Determine and set a next action. Before you make in-person or phone contact, decide what you and the buyer (prospect) are going to do next. Convey that to the prospect, with their agreement, so they understand what is going to happen next. Set a time to get back in contact and specify when (date and time), what are you going to talk about, how (phone, in-person), and the purpose. This is a great way to end a conversation. Everyone leaves with clear understanding.
A reader wrote in and said: The “key words where I believe most of us get hung up on is 'the purpose' of the call back or follow-up. Do you have suggestions that won't scare the potential customer off?
Great comment and question. Let’s talk specifics.
Next actions are the fuel by which a seller can encourage a buyer to move forward. Without a seller discussing next actions, all our conversations would end about the same way – with the buyer saying, “Well, I’ll think about it and get back to you.”
QUEUE THE CRICKETS
This is not the way for complex, multi-conversation selling opportunities to progress. They die on the vine here. Plus, during silent times, your potential customer is talking with your industry counterparts, or at least further researching them and getting advice from peers on what to do. They are not counting on you.
Set next actions and get clarity as well as agreement from all the parties involved as you move forward.
IS IT CONTROL?
Years ago in selling, we talked a lot about “gaining control” of a sales opportunity – but control is elusive. What do you really have control over, anyway? It is more about helping create continued interaction with our potential buyer. Yes, you can shake things up by challenging them (see The Challenger Sale) a bit, but if you have no mutual, respectful understanding going on, don’t even think about a deal.
You work for a professional services firm and sell services. Prospective customer (B2B) is talking with you and several other firms, as well as scouring the web for more data as they decide on who to select as a vendor. You think of yourself as a potential partner, not as a vendor, and try to work toward moving this potential opportunity to a “qualified” stage.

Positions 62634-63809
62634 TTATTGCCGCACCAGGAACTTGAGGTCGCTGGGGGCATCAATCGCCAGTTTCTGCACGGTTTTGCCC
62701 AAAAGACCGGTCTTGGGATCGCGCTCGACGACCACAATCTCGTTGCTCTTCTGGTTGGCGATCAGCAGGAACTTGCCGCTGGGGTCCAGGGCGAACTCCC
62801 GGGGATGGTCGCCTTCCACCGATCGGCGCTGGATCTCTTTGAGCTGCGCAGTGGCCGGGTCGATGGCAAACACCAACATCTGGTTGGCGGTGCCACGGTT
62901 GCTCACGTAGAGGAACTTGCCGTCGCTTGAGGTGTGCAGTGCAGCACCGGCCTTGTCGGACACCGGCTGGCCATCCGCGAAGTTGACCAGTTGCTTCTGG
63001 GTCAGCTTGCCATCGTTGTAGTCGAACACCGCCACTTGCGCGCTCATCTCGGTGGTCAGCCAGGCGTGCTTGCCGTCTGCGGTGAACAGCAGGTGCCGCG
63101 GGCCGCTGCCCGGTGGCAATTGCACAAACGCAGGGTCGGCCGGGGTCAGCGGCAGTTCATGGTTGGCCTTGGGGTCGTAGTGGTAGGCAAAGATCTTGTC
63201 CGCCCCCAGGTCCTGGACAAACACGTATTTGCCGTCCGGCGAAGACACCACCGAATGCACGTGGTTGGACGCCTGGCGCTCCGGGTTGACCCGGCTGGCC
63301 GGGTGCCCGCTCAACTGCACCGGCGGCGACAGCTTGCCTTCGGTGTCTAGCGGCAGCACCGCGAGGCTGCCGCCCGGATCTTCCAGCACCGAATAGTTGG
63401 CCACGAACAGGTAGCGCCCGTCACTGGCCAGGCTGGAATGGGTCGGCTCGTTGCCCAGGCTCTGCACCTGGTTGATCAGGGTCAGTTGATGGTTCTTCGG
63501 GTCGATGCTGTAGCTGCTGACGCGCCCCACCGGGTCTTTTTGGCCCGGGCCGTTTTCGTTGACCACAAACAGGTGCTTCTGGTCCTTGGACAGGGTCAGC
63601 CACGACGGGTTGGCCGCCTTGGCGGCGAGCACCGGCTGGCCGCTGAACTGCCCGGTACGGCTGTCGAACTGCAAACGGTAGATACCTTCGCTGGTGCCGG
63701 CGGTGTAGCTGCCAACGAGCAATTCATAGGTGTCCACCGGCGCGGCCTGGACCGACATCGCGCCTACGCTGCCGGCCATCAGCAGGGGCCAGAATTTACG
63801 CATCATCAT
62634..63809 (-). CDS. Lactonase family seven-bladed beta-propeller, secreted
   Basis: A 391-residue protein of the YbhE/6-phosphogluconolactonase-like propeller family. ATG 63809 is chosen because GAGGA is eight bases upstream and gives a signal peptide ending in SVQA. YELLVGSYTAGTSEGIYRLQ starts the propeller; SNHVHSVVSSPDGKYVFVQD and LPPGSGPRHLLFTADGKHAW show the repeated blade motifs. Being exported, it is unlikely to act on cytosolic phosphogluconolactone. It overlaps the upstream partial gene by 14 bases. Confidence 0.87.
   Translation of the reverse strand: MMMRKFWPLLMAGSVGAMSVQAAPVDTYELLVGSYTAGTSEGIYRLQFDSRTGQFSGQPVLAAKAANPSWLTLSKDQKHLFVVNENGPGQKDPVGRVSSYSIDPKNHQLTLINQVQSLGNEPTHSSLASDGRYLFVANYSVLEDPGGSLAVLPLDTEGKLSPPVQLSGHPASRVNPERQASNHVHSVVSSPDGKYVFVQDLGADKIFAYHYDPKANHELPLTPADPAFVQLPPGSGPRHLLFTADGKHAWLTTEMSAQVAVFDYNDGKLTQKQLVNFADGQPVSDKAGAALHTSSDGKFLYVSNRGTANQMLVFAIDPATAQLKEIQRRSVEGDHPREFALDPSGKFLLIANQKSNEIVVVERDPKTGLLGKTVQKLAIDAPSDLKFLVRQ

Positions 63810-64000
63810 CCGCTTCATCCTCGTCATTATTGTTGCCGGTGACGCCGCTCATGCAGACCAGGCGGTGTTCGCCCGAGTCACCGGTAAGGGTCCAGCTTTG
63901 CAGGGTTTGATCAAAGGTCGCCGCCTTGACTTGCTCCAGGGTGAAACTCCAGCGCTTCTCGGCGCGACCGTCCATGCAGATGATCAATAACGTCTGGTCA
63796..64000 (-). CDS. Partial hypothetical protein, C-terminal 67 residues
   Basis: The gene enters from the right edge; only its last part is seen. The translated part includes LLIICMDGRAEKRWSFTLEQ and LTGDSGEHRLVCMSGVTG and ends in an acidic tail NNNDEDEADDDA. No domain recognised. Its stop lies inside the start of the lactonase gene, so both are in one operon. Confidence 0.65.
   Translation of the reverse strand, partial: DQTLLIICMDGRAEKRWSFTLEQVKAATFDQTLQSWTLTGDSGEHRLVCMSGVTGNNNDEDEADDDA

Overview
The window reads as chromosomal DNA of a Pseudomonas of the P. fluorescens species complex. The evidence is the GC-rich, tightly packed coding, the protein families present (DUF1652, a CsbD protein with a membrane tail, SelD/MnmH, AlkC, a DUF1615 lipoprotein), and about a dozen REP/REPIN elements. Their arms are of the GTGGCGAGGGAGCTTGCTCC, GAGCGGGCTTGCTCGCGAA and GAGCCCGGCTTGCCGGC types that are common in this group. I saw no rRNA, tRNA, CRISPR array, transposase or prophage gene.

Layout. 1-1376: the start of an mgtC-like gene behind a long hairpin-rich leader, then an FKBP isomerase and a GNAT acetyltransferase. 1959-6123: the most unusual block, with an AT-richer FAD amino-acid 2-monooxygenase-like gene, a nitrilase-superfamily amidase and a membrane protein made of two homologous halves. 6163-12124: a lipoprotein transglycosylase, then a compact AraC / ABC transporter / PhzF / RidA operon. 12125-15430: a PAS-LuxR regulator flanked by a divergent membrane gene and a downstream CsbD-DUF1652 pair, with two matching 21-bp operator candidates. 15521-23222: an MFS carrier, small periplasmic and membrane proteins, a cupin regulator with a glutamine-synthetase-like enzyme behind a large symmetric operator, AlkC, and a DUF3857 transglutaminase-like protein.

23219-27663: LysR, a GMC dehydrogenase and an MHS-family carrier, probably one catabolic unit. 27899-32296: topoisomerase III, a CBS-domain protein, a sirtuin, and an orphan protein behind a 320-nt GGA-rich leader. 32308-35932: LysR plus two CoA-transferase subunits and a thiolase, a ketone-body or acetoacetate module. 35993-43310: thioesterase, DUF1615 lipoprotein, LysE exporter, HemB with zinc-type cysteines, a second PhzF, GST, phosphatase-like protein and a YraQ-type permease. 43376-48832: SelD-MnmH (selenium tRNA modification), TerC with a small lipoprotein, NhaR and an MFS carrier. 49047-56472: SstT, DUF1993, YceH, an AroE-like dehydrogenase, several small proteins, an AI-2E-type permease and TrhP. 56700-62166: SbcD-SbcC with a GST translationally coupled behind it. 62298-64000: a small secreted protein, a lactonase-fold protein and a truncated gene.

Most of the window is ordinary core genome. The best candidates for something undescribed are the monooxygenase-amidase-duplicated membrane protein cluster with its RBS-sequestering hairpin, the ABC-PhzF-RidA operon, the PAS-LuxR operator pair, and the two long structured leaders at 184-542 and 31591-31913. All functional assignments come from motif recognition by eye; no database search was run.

To do this, ask questions of the potential client. Learn what is important to them. First find out if your contact person or people are part of the decision-making team. If not, you are fishing in the dark. When you work long and hard, and then propose to people who are not ultimately the decision makers, you end up having people who are not you presenting your solution. Not only are they not you, they are not committed to you so they can easily back down when other options come up in discussion.
Your biggest ally is in understanding your potential client’s vertical industry – what their big challenges are, how things are going internally, and in conveying why your services will improve /enhance / make better their company or their job. If you are not able to have a direct, succinct conversation about the business value of your services, you will not get the business. It is as simple as that.
NEXT ACTIONS GIVE YOU A REFERENCE POINT:
Instead of indiscriminately deciding when to contact your prospective customer next, you talk with them and suggest that you get back with them at an agreed-upon date. This does a couple of things – it gives you a timeframe to follow-up, and it also gives you a chance to show the prospective customer that you will follow-up - as planned – which demonstrates that you are good on your word, organized, and other things. It gives you the chance to show your prospect some of the qualities they’d experience if they were to work with you.
AND THE PURPOSE OF MY CALL?
It may sound a bit old school, so make it yours with your own style. We are simply encouraging you to be direct, honest, and clear - three things that don't always go together in person-to-person communication. The purpose of my call is to see if anything has changed since we last talked. Eliminate "the purpose of" by clearly stating: "I'm pinging you today because we agreed it would be a good time to see how things are moving forward at ____ (their organization) with the ___ project." (if there is a project name.
This is where good CRM, list-making, and note taking comes in – capture your next actions so that you have an automated way of determining who to follow-up with next.
This post was written as part of the IBM for Midsize Business program, which provides midsize businesses with the tools, expertise and solutions they need to become engines of a smarter planet.
Lori Richardson is recognized as one of the "Top 25 Sales Influencers for 2012" and one of "20 Women to Watch in Sales Lead Management". Lori speaks, writes, trains, and consults with inside and outbound sellers in technology and services companies. Subscribe to the award-winning blog and the “Sales Ideas In A Minute” newsletter for sales strategies, tactics, and tips.